By Chaim Harrison
Juneteenth was never something taught to me in school. I instead learned that one day slavery was abolished and that was the end of it. It was treated unceremoniously, as if the collective consciousness of our nation simply changed and enslaved Black Americans became free.
The first time I ever heard the word Juneteenth was when I watched a Chappelle’s Show episode in 2004 (long before Dave Chappelle established himself as an unabashed transphobe) during a sketch in which Black people received reparations for slavery. I was never taught that there was a specific day that marked a significant change for our country; a day commemorating when Black folks got to experience a sliver of a sliver of the freedom and recognition that white Americans have always historically received.
And yet, despite this holiday becoming more popular and observed over the past few years, I still can’t help but think about the ways in which Black people continue to be disenfranchised, oppressed, and even killed because of who we are today. We’re still overly-incarcerated and policed, including those of us who are unarmed and just trying to get home. We’re still gerrymandered and have countless obstacles put in our way when it comes to voting rights. Our needs are far from being met; our lived experiences are still ignored. I can’t even count how many times I’ve scrolled through Facebook and seen “laugh” reacts to posts about Black-led events. The simple truth is that we still have yet to find true freedom in this white-dominated society.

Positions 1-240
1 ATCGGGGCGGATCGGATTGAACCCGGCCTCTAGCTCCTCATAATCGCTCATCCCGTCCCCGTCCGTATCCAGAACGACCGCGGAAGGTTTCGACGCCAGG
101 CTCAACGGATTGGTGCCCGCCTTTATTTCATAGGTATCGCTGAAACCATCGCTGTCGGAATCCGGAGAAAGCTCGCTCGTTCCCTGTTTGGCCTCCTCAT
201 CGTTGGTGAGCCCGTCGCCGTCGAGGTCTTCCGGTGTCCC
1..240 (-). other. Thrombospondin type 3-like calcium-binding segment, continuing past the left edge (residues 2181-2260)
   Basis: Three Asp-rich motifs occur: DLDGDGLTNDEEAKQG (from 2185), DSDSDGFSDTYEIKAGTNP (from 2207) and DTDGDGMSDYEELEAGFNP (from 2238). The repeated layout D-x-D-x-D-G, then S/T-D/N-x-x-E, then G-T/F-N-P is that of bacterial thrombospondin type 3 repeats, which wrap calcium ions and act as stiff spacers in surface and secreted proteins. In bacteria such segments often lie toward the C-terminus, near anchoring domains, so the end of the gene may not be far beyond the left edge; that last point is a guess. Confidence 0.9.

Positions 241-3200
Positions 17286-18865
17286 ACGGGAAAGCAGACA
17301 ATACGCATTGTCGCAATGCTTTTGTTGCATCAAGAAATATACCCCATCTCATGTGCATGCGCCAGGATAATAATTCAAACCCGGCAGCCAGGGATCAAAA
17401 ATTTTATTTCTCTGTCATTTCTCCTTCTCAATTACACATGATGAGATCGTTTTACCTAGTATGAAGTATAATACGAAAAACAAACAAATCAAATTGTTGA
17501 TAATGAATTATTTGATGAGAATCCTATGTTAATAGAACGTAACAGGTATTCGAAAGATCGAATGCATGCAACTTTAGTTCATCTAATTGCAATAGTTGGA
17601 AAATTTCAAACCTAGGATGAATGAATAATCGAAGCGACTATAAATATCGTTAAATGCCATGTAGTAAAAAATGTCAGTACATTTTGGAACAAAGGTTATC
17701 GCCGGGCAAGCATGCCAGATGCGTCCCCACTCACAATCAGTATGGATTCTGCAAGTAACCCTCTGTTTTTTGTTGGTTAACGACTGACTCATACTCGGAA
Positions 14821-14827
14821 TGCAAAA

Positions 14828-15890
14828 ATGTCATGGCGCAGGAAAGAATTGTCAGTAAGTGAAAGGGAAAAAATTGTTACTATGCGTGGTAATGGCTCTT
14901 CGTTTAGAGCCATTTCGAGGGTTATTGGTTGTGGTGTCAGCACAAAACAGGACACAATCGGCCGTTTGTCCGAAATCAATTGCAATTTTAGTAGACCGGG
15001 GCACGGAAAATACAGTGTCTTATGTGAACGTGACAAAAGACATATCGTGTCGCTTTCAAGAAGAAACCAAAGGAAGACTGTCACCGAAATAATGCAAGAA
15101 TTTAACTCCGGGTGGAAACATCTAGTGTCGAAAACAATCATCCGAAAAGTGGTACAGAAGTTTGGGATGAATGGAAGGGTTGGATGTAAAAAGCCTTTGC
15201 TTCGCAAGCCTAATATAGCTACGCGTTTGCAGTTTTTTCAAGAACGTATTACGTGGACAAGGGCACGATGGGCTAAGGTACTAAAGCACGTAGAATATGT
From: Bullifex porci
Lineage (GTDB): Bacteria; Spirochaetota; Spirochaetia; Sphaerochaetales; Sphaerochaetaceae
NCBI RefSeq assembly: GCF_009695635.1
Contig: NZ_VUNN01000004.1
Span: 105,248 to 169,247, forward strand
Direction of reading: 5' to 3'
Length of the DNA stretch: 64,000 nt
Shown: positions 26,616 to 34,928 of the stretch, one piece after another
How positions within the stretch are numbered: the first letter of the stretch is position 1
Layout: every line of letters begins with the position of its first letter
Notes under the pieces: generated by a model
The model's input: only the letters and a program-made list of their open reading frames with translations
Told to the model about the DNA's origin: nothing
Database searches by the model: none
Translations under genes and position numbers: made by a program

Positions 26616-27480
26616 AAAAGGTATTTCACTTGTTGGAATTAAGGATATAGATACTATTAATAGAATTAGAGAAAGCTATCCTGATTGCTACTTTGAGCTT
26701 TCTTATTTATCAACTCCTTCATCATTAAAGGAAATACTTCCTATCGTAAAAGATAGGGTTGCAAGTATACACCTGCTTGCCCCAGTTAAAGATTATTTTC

I believe that the history of Juneteenth needs to be honored by everyone, especially non-Black folks. We need everyone regardless of race or ethnicity to commit themselves to Black liberation if we want our society to be truly free. We need allies with more positional power to demand equity in the face of blatant (and subtle) systemic racism. I want this day to be a reminder of not just our past, but of our present and future, and we need everyone to raise their voices and ensure that Black Americans will no longer have to worry that they’ll get pulled over by the wrong cop, that their voting rights will be infringed upon, that their deaths at the hands of white supremacists will be met with true justice.
To all my non-Black readers, I ask you: How are you going to observe Juneteenth this year? How will you confront your own privilege and use it as a force for good? What will you teach your children? How will you confront people engaging in racist (even “casually” racist) behavior against Black folks? If you have to stop and think about these answers, good; I want you to consider your place in society compared to those of us who are Black and do everything in your power to create lasting change. To all my Black readers, I hope that this holiday provides you with a chance to honor an important moment of our history with joy and celebration. I hope that, no matter how you choose to observe the day, you find a sense of peace and the energy to advance Black rights and elevate our stories every other day of the year. I pray that this Juneteenth will be a day of justice, of collaborative work for true equality, and a catalyst for a society that is truly anti-racist.